Have you ever wondered about the maple leaf in our logo and my signature? No, we are not from Canada. But each year as winter starts to come to an end and spring is in sight, we make maple syrup. Now, as you may already know, I am a Jersey girl and did not grow up in any sort of “farming way”, but my sweet hubby grew up on a farm in NH. He grew up making maple syrup and has brought that tradition to our family. Each year during this time, my husband is at his happiest, our house is full every weekend and we spend the most time together as a family. Everything else is pretty much put aside for Sugaring. For us, it is the one of the most special parts of our home life and only seemed fitting that it be part of our logo.
Today, is a special treat and that sweet hubby of mine is going to tell you all about making syrup!
Hi, this is a guest writer for Finding Home, Dana, Laura's husband. I'm here to give a peek into one of my favorite hobby's and favorite time of year - Maple Sugaring Time. It is six weeks of hard work, great times and an amazing product created and harvested from nature using largely the same process that has been used for generations.
(sugaring through the years at our home)
The mechanics of maple sugaring are pretty basic, what is hard to describe is the passion, our passion, for maple sugaring.
You see, I grew up doing this as long as I can remember as the farm I grew up on taps thousands of trees and makes a few thousand gallons of syrup each year. My father's side of my family and my mother's side of my family both made maple syrup. In fact, the equipment I use today came part from my father's side and part from my grandfather on my mother's side, who made maple syrup well into his 80's.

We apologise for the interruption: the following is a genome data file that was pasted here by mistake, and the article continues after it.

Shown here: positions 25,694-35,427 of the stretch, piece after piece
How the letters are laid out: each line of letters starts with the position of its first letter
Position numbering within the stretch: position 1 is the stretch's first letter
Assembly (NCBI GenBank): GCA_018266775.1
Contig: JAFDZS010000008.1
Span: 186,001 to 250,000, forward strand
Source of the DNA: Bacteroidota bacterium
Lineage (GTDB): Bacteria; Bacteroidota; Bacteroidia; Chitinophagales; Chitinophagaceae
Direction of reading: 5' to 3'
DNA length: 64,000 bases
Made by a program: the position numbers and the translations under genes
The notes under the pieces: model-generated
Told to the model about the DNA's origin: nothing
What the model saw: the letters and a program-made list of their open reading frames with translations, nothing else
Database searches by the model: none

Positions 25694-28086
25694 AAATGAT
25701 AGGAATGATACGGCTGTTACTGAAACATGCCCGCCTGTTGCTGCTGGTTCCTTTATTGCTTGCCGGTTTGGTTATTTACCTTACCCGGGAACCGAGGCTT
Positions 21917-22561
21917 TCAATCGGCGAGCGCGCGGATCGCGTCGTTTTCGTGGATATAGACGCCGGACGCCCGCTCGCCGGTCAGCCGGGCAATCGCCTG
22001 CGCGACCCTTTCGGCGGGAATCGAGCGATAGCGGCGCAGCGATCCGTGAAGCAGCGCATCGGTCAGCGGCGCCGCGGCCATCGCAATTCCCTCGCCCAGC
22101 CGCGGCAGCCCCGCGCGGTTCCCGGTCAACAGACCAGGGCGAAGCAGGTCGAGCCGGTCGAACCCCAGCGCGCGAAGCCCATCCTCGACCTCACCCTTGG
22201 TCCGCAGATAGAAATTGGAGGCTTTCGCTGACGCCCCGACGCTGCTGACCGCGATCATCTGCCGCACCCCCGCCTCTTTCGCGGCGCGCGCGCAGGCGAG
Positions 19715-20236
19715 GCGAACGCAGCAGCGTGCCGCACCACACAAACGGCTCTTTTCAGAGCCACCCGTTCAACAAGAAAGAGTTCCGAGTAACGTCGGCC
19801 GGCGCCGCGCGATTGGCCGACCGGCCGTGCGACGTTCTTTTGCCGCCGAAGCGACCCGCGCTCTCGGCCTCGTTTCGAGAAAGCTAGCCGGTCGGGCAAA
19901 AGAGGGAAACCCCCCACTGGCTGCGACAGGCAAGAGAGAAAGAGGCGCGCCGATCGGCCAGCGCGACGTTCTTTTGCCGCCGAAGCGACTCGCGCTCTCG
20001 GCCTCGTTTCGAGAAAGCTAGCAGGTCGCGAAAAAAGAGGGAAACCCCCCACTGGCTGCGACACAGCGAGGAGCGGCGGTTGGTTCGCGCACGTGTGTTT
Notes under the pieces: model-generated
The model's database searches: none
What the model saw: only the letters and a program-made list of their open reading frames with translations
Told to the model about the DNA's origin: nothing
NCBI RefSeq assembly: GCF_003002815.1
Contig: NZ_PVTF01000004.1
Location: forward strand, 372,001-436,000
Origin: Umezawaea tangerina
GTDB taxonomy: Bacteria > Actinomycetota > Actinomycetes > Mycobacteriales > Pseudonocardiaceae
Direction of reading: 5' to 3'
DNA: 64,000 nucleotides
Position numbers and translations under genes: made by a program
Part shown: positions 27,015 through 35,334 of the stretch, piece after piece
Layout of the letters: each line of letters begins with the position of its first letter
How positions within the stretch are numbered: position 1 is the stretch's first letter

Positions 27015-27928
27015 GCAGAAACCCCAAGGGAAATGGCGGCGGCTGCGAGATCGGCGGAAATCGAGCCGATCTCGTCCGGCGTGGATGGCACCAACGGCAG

(me – as a young boy in our family sugar house)
There is something about sugaring that once you experience it, you begin to get a feel for the right weather and you step outside and can instantly smell and feel the air knowing it is "sugaring weather". It is like a treasure hunt each time you check a tree to see how much sap is in the buckets. And finally, when the sap is being boiled into syrup, the smell of the steam is a smell like no other and it is so intoxicating that you stand there hoping and waiting for another wave of steam to envelope you so that you can take it all in.
We are fortunate that we live in a great neighborhood with several house lots that have woods and the prerequisite for maple sugaring - maple trees! Beginning in the early to middle part of February, we take a weekend and "tap" the trees. We get lots of help from our friends and neighbors and the day turns into a winter celebration more times than not.
Once the tree's are tapped and the buckets are hung, we wait for the right weather, cold at nights (below freezing) and warm days (mid 40's) create the right conditions for the sap to run or flow from the trees into the buckets.
We gather the sap…
…and then its time to boil, or evaporate the sap. To make syrup, it is pretty basic. When the sap comes out of the trees, it contains about 2% sugar, when it is finished syrup, it is 66% sugar. All you need to do is cook it to evaporate off the water and after many many hours of boiling, voila, it becomes syrup! Actually, if you are looking for more a technical description, once it reaches the temperature of 220 degrees (using a candy thermometer) it is syrup.
We boil ours outdoors in this mini version of what the pro's use.
Once we get it to a certain point, we bring it inside to boil on the stove-top to be more precise with the finishing temperature.
Then we filter and fill canning jars with them.
We don’t sell the syrup, just share it with our family and neighbors who’s trees we tap. It is not uncommon for a child to ring our doorbell with an empty syrup jar and a sad face hoping for more!
We love sugaring and hope that someday, it becomes more of Finding Home. Until then...we take what we can get.
Thanks for letting me fill in and I hope you enjoy the post.
Thanks so much Dana!
I will be sharing at: